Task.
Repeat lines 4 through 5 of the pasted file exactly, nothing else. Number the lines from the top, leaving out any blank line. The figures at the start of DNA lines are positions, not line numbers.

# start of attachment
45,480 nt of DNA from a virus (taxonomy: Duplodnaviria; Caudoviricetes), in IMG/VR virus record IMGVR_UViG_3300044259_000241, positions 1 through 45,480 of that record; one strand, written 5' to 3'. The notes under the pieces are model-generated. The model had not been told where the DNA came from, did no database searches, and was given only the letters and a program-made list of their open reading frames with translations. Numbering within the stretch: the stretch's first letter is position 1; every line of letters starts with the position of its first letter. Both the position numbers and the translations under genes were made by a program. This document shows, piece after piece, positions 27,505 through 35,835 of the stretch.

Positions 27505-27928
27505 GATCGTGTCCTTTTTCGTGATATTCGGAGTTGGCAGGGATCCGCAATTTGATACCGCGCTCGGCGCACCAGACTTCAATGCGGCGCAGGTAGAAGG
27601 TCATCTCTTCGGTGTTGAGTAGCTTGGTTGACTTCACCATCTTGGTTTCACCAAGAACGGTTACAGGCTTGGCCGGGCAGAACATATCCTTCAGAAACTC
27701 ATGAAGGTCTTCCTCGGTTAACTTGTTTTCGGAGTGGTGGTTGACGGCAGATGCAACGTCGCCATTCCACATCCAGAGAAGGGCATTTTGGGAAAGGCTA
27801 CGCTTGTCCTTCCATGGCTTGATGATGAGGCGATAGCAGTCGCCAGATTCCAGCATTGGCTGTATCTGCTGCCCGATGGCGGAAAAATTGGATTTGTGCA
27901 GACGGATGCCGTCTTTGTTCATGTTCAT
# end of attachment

27601 TCATCTCTTCGGTGTTGAGTAGCTTGGTTGACTTCACCATCTTGGTTTCACCAAGAACGGTTACAGGCTTGGCCGGGCAGAACATATCCTTCAGAAACTC
27701 ATGAAGGTCTTCCTCGGTTAACTTGTTTTCGGAGTGGTGGTTGACGGCAGATGCAACGTCGCCATTCCACATCCAGAGAAGGGCATTTTGGGAAAGGCTA